On its “careers” page, Somewear describes itself as a community of pioneers, designers, and friends. Somewear sells to individuals, corporations, and government agencies.

With years of experience building product at Tesla, Apple, Intuit, Amazon and Broadcom, Somewear Labs is bringing a Silicon Valley mentality to the off-grid economy. We push the limits on a regular basis and are always talking about the next adventure. We take great pride in our work knowing that the safety of others is in our hands when they rely on Somewear for their next adventure.

The Somewear Labs Website

The website is easy to use and goes into a good bit of detail, especially in the FAQ section. The colors are easy on the eyes and the pages limit details to keep you from going into information overload.

The website features a “contact us” page so you can ask specific questions.

The Somewear Labs App

We used the app to share our location

The app is available in Android and IOS formats. Each hotspot is assigned to one person. If you loan your hotspot to a friend, your friend will be using your data. You can monitor your data use on the somewhere.co website but not currently in the app on your phone.

Our Experience with the Somewear Satellite Hotspot

Our loaner device arrived within a few days of requesting it. We activated it on my husband’s phone first and drove around in the boonies of Upstate South Carolina as well as the Interstate of lower North Carolina while we went car shopping. For some reason Chris thinks it is time to replace my 2008 Acura even though it only has 237,000 miles on it.

Only one person can pair with the device at a time, so Chris paired it with his phone and downloaded the app. He downloaded maps and weather reports through his phone’s cell signal. Then he put the phone in airplane mode to test the satellite signal. It worked everywhere we went.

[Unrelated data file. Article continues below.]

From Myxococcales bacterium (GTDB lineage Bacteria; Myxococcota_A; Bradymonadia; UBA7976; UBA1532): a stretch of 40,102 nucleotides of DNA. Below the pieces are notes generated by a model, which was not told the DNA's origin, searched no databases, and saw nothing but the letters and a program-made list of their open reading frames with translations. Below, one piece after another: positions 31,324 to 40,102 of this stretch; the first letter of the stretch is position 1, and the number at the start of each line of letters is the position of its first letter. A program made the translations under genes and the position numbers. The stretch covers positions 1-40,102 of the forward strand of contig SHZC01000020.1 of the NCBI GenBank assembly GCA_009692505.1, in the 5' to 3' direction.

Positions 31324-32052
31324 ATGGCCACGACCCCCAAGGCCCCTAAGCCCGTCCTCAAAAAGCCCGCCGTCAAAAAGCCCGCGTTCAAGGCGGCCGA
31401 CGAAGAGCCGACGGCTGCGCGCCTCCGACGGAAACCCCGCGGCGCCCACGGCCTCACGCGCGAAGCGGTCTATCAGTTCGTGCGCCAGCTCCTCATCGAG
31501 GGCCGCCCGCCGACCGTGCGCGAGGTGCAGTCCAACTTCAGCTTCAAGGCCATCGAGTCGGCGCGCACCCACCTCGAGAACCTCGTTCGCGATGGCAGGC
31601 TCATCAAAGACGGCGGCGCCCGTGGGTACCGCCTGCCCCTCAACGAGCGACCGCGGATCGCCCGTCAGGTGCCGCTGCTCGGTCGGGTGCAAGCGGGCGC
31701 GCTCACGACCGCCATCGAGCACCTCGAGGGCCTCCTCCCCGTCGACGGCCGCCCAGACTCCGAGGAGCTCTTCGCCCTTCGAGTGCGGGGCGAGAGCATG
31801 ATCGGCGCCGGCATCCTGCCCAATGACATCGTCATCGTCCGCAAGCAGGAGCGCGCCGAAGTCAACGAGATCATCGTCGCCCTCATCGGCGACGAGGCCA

He sent me texts and I was able to reply. Since I had not downloaded the app at that point, I was able to read emails but not reply.

Later I downloaded the app and paired the device with my phone. Chris already had the app, so texting him and sending him emails looked the same. He did not have to go to his email inbox to see messages that I sent to his email address.

With the phone on airplane mode we could not download maps or weather reports, but we could read the maps and weather reports that we had already downloaded.

We went down to our creek in the dark. Chris could send messages by satellite in the dark, but my phone’s cell signal was not enough to receive them at that location.

Our house is in a low spot on our property and has a metal roof with very tall trees all around. We don’t have wired internet in our location, so all cell signals route through our phones and the hotspot that we use for household internet. We had to spend thousands of dollars on an antenna just to get decent phone signals.

We tested the Somewear Global Hotspot inside our house. When it faced the door that leads to the screened porch it still managed to get a weak signal. Not bad for a product that is designed for outdoor use!

I went out on our front porch amid the tall trees and next to the metal roof. I had to make an effort to face the logo toward the light between the trees, but the device eventually pulled in enough signal to send messages to Chris, who was 20 miles away at the time.

Our Recommendation

We found the Somewear Global Hotspot to be as advertised. It would be good to have around in an emergency that led to cell signal failure, such as a house fire or an adverse weather event. It would also be useful when roaming the backwoods in search of adventure.

If you just want a backup plan, go with the Ultralight plan and get peace of mind for less than a meal at a restaurant would cost. If you plan to use all the features, especially the pinning feature, go for the unlimited plan.

We realize that communication is peripheral to the subject of guns, but we chose to do this review because this product could help you stay safe while you roam the wilds with your gun. Read more about gun safety and everything else gun related on this blog, and be sure to check our our Double Eagle Gunworks YouTube videos as well.

When you are ready to purchase your next gun, or when you need to take a class to get your South Carolina Concealed Weapons Permit, head over to shop.doubleeaglegunworks.org and let us set you up with what you need to succeed. Thanks for reading!

Carla Pittman

Carla is a Speech Pathologist working in Home Health by day and a blogger by night. She married Chris in 2008 and is working to help him unite his love of guns with his passion for teaching others to carry safely. Her other impetus for blogging is to make Americans aware of their Constitutional rights, which are at risk in the current political environment.